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below show successive steps in a particular method for computing the base 2 digit sequence for the rational numbers p/q.

The method is essentially standard long division, although it is somewhat simpler in base 2 than in the usual case of base 10. The idea is to have a number r which essentially keeps track of the remainder at each step in the division. One starts by setting r equal to p. Then at each step, one compares the values of 2r and q. If 2r is less than q, the digit generated at that step is 0, and r is replaced by 2r. Otherwise, r is replaced by 2r – q. With this procedure, the value of r is always less than q. And as a result, the digit sequence obtained always repeats at most every q–1 steps.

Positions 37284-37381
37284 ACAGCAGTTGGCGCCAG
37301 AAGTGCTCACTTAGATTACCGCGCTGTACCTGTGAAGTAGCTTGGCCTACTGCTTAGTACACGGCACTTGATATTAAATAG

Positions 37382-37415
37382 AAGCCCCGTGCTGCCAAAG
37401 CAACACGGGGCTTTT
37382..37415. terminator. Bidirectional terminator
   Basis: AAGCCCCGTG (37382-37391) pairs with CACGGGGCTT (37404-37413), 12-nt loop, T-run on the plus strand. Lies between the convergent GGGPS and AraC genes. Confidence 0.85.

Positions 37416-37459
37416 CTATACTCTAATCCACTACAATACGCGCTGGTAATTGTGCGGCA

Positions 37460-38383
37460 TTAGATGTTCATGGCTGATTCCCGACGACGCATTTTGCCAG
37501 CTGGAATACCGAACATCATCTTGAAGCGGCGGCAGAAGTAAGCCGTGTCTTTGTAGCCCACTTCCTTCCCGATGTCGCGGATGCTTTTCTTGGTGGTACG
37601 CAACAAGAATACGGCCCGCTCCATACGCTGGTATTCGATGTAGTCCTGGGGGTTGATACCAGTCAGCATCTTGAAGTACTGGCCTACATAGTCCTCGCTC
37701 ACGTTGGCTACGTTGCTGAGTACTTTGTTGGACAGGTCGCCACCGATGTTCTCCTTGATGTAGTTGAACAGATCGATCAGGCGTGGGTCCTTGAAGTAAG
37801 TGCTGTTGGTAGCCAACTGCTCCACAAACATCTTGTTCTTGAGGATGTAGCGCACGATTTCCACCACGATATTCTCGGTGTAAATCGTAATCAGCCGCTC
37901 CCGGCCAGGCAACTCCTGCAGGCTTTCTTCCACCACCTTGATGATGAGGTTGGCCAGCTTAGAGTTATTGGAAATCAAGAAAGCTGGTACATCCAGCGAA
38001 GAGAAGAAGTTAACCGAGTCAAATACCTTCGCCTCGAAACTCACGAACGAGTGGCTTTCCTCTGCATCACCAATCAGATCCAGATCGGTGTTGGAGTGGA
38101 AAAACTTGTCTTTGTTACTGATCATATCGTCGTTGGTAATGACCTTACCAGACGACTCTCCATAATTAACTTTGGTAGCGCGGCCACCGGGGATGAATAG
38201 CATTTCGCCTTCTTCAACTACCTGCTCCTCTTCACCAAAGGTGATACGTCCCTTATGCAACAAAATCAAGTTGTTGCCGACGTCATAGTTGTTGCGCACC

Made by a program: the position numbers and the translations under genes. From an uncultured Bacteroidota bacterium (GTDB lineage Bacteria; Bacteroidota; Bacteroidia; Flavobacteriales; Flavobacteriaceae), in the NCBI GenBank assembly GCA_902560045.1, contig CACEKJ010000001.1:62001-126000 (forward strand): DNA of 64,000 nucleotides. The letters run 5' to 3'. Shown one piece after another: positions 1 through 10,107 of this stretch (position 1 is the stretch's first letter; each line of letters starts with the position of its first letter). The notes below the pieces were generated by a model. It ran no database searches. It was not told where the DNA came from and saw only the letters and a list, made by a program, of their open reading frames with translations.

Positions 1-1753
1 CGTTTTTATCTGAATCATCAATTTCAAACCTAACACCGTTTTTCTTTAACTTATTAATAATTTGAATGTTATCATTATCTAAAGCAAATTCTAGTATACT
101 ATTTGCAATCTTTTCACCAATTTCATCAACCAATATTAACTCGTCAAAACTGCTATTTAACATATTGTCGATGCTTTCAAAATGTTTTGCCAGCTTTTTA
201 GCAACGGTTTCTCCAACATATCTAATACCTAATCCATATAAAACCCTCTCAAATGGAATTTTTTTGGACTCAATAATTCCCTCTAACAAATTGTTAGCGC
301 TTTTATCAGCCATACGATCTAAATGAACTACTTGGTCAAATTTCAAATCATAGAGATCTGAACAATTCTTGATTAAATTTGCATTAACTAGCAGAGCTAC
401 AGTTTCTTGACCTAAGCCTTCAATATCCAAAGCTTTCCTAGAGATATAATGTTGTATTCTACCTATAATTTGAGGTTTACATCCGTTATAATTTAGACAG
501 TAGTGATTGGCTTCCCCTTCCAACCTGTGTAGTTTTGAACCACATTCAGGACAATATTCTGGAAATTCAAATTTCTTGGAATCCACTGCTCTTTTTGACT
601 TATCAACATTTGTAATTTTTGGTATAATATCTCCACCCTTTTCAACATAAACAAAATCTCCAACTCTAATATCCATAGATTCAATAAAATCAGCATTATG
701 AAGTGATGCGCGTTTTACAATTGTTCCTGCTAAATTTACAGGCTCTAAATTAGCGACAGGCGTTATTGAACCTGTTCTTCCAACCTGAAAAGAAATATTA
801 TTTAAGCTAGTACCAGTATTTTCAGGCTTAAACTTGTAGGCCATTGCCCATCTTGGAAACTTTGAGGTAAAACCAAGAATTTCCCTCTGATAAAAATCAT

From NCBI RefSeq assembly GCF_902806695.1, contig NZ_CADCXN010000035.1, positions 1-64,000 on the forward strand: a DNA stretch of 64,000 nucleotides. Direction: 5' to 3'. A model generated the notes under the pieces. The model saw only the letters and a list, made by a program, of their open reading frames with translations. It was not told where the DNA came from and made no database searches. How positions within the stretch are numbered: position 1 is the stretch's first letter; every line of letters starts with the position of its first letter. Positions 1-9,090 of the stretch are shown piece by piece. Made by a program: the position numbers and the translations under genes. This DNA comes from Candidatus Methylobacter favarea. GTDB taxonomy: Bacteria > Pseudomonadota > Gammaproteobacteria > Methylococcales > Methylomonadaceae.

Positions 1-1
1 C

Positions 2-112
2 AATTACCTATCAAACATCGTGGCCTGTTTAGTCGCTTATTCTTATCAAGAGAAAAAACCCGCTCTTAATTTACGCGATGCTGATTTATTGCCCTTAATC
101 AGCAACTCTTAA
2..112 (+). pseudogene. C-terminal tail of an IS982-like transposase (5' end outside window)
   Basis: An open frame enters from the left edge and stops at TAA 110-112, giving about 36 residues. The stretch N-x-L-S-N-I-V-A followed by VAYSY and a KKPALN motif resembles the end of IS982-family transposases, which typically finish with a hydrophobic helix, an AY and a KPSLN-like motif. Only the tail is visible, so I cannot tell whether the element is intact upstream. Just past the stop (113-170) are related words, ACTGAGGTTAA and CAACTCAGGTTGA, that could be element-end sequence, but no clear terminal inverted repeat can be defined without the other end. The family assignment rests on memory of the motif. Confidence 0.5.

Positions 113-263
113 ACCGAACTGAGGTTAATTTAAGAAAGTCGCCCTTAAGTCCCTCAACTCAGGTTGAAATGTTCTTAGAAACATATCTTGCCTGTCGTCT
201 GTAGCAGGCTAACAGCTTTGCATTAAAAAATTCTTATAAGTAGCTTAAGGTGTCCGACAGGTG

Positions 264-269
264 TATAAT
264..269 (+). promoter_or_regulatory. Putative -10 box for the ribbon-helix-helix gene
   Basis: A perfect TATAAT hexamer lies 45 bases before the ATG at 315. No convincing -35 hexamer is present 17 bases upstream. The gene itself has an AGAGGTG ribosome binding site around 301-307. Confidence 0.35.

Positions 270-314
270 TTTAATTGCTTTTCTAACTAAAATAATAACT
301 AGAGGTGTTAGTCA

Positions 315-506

It turns out, however, that rational numbers are very unusual in having such simple digit sequences. And indeed, if one looks for example at square roots the story is completely different.

Perfect squares such as 4 = 2×2 and 9 = 3×3 are specifically set up to have square roots that are just whole numbers. But as the table at the top of the next page shows, other square roots have much more complicated digit sequences. In fact, so far as one can tell, all whole numbers other than perfect squares have square roots whose digit sequences appear completely random.

Captions on this page:

Successive steps in the computation of various rational numbers. In each case, the column on the right shows the sequence of base 2 digits in the number, while the box on the left shows the remainder at each of the steps in the computation.

From Stephen Wolfram: A New Kind of Science [citation]